It also pointed out the lack of unified public sequencing being done in the United States. There’s a lot of sequencing being done, but it’s very disparate and disconnected. It’s being done in 50 different places without centralized command and control.

What are variants, and how do they come about?

Viruses, and especially RNA viruses, change. Over time, as they go into new people, they have replication errors. When that happens, most of the time it’s deleterious, there becomes less of it, and it goes away. Every once in a while, though, a mutation gets increased fitness for its environment.

Variants come from our behavior, which is, in my opinion, empowering. You have the ability to wear a mask, wash your hands, social distance, and do your part. The virus isn’t plotting its way to get around us. If we do all the things we’re supposed to do, these variants will not emerge.

How well will the current vaccines address these variants?

I think it’s very important not to turn these variants into “scariants.” We’re trying to empower everyone with knowledge, and the knowledge we have right now is that if you can get a vaccine, go get a vaccine. Multiple studies have shown limited to no difference in clinical or immunological change in response to the vaccines from variant to variant. If we all get vaccinated, we can stamp out the coronavirus and get out of the pandemic together.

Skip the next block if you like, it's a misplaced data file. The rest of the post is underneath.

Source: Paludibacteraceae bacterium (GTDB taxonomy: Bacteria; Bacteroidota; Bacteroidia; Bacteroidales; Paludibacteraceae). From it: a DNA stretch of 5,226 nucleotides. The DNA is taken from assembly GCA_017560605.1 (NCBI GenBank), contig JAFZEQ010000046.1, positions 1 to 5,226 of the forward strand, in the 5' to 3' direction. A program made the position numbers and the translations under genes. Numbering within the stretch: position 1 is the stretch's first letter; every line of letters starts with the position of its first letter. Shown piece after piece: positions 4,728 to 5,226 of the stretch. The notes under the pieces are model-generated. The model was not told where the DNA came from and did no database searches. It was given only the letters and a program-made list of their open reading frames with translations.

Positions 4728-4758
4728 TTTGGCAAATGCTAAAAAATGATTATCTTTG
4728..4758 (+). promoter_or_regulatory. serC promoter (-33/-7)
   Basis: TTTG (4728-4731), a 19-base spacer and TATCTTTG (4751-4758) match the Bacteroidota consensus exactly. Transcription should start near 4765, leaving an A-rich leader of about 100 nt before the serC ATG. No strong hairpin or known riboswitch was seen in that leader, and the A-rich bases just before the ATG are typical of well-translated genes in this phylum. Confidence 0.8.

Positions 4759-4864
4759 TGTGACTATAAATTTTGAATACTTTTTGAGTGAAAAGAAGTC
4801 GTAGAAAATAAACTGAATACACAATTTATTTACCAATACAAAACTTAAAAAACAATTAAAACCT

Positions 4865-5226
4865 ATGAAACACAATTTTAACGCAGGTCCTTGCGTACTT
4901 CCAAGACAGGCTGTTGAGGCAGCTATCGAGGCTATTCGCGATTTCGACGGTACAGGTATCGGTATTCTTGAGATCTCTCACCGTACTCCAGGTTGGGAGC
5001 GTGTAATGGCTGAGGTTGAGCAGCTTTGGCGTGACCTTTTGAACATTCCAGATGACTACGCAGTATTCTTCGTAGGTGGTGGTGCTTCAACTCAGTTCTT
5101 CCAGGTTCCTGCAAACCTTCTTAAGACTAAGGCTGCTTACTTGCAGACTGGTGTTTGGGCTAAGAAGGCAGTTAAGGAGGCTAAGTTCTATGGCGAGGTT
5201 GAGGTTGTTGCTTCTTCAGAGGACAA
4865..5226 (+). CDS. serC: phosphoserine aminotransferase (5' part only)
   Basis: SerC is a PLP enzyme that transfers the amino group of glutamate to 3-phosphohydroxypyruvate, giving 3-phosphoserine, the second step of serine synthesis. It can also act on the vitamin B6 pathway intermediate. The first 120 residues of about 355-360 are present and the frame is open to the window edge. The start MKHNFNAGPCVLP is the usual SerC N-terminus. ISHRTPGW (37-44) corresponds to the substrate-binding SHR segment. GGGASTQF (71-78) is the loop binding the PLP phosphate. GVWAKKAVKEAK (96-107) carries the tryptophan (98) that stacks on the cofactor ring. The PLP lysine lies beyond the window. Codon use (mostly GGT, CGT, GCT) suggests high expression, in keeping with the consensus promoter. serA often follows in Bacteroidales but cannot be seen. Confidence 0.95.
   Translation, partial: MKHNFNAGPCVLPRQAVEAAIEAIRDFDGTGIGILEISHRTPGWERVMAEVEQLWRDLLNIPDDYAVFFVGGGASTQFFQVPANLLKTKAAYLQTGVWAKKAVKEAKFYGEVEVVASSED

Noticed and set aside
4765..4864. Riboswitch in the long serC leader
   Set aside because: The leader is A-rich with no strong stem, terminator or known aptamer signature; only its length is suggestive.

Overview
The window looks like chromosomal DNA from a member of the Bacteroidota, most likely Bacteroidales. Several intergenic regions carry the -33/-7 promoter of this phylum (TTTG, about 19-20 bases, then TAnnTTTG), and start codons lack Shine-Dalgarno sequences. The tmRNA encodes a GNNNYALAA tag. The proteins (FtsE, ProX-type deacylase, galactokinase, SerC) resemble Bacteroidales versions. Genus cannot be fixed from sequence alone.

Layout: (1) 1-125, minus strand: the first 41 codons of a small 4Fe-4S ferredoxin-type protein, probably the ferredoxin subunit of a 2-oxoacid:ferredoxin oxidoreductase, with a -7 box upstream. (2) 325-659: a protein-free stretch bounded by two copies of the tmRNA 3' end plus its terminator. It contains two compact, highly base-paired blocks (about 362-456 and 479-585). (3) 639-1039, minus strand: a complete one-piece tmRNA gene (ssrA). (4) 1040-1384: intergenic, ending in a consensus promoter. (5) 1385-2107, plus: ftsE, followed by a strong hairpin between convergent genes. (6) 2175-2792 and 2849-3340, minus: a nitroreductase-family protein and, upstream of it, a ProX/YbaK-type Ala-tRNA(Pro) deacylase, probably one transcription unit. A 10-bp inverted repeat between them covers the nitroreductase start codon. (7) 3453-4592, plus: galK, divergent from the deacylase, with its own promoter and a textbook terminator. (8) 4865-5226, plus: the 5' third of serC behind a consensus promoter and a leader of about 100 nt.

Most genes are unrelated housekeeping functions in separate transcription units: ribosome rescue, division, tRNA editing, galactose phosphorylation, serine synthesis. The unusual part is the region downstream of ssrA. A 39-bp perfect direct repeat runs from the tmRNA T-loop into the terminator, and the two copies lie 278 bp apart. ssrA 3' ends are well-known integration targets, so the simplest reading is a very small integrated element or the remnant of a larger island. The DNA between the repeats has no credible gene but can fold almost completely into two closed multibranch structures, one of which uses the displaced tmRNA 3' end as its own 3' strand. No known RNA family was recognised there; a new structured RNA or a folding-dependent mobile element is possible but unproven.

– Brett Mauser

SGU’s Omidvar Named International Medical Student of the Year

As a former pediatric patient, Ava Omidvar has spent many years in and out of hospitals—to the point where she considers them to be her second home. Through the tireless efforts of her medical teams, she’s been given a second chance at life, and for the sake of her own patients, she’s committed to making the most of it.

For her dedication to emergency medicine, Ms. Omidvar recently received the scholarship award for International Medical Student of the Year by the American Academy of Emergency Medicine and Resident and Student Association.

“The award came as a complete surprise to me,” stated Ms. Omidvar. “I had no idea I was nominated but I felt incredibly honored to be noticed in such a positive way. Getting this award has provided me with even more motivation to continue this path I have chosen—not only to help those most vulnerable, but to also help those who come after me.”

It was given in recognition of her leadership and service as the president of the Emergency Medicine Club at SGU; her research project SAVED: Starting the Conversation of Death for Healthcare Providers, which she presented at the CENTILE conference in Washington DC; and her advocacy for policy topics relevant to the specialty of emergency medicine.